Do you say please advice or please advise?
Do you use “Please advice” or “Please advise”? Well, the correct phrase is actually “Please advise”. Some grammar experts say that “Please advise” must have an object after the phrase because advise is a transitive verb. But since it’s widely used (especially in email), “Please advise” is grammatically accepted.
Can you advise me or advice me?
So, the main difference between advice vs advise is that “advise” (with an S) is a verb that to recommend, or to give information to someone. On the other hand, “advice” (with a C) is a noun: an opinion or recommendation offered as a guide to action.
What does please advise mean in an email?
Please advise is a formal request for information, often associated with professional correspondence. The expression is often interpreted as a passive-aggressive phrase in business contexts and tongue-in-cheek in casual contexts.
Is it kindly advise or advice?
If you want to use advice, then you have to change the sentence to ‘Kindly give me (or let me have) your advice’. Here you are asking for the content of what you expect from him, and so it should be the noun form that is to be used. The correct form is ‘;kindly advise.
How do you say please proceed in email?
You can say “proceed with”, but you need to add what they are proceeding with. For example, “proceed with it” or “proceed with the process”. You can also say “please proceed”. If you write it like this you don’t need “it” or “the process”.
How do you say professionally in an email?
- That sounds great, thank you!
- Great Plan, looking forward do it!
- Okay that sounds great to me, let me know if anything changes in the mean time.
- Perfect! Thank you for your work on this!
- Okay that sounds great! See you then!
- Okay, that works for me. Thanks again!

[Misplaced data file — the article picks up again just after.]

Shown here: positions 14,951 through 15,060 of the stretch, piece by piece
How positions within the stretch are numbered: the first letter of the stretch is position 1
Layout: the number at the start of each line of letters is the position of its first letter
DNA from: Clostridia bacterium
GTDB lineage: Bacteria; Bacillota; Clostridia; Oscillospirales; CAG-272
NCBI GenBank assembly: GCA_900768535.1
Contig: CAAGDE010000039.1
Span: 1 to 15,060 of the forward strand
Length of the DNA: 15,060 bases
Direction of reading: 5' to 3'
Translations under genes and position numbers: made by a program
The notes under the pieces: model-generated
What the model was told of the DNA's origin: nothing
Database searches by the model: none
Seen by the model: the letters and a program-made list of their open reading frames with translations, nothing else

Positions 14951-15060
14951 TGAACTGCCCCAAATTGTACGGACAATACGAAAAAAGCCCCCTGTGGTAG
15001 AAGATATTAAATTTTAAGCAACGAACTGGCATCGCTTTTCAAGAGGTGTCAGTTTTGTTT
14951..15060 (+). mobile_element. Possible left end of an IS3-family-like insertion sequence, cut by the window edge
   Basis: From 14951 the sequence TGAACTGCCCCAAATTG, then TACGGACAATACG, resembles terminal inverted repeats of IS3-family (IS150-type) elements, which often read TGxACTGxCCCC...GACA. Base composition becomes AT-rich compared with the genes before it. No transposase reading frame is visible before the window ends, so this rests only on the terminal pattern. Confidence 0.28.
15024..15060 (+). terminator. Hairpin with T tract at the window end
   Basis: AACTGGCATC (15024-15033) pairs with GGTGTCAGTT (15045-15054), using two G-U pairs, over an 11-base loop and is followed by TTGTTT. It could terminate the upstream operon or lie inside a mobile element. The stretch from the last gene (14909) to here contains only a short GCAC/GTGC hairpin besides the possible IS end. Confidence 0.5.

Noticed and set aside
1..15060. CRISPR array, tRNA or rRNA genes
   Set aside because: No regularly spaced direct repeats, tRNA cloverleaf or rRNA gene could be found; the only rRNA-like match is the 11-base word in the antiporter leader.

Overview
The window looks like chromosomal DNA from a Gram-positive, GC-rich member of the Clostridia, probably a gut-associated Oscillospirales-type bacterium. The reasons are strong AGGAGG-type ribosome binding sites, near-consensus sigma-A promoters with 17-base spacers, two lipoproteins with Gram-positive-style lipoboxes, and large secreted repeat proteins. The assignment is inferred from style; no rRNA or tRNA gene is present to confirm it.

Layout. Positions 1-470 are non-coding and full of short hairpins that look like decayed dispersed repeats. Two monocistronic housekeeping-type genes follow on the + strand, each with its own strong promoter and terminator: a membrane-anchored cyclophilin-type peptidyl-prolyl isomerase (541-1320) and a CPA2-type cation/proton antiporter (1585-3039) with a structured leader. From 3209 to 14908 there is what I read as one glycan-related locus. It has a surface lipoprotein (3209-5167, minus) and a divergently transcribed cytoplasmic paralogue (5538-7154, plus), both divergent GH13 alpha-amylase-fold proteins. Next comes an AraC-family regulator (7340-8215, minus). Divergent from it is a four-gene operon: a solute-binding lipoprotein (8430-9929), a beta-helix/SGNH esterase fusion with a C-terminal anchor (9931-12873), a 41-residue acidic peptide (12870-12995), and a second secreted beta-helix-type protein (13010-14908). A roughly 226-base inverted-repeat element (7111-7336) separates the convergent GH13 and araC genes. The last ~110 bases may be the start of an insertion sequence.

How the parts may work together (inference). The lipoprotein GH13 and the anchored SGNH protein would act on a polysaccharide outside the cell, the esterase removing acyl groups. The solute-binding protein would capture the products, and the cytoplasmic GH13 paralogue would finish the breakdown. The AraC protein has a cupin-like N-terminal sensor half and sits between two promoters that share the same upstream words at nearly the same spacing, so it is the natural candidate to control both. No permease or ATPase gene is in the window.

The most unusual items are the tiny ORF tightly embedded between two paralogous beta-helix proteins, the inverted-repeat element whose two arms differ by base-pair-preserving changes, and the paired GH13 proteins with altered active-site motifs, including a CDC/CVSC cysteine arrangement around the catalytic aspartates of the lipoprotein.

- Okay, thank you for letting me know.
- Okay, I agree.
How do you say please proceed?
You can just say something like “please proceed as soon as possible” or “please proceed when you are available.” Thank you!
How do you write a formal email asking for help?
Follow these steps to ask for help using email:
- Use a clear, direct subject line.
- Greet your reader.
- Establish your credibility.
- Put the question in the first or second sentence.
- Use a call to action to clarify the next steps.
- Make your email easy to read.
- Give your reader a deadline.
- Close the email politely and thoughtfully.
What do you advise or advice?
Advise is a verb that means to suggest what should be done, to recommend, or to give information to someone. The S of advise sounds like a Z. Advice is a noun that means a suggestion about what you should do.
Whats does Please advise mean?
What does please advise mean? Please advise is a formal request for information, often associated with professional correspondence. The expression is often interpreted as a passive-aggressive phrase in business contexts and tongue-in-cheek in casual contexts.
Can you please advise or Please Advise me?
Please advise me what to do, sir. Please advise me on a good day for us to be married. If it’s something else, please advise me, Maury. Can the Commission please advise me on: 1. Would the Commission please advise me of the relevant EU legislation on enforcement of pension adjustment orders.
Do you put an object after the phrase ” Please Advise “?
Some grammar experts say that “Please advise” must have an object after the phrase because advise is a transitive verb. But since it’s widely used in our emails, “Please advise” is grammatically accepted.
When to remove ” please advise ” from an email?
If you want to sound approachable, helpful, and direct, I advise you to remove Please advise from your email vocabulary. Guillermo Villar is principal coach with Cambio Coaching. He helps high-achieving individuals and teams communicate with intention to get the business results they want.
What should I ask in a ” Please Advise ” email?
Please advise.” If you want to understand, then ask a direct question that, if your reader could answer, would provide you with the understanding you need. One of the biggest hurdles that my clients and students face involves the mistaken belief that, to sound professional and competent, you can’t sound approachable.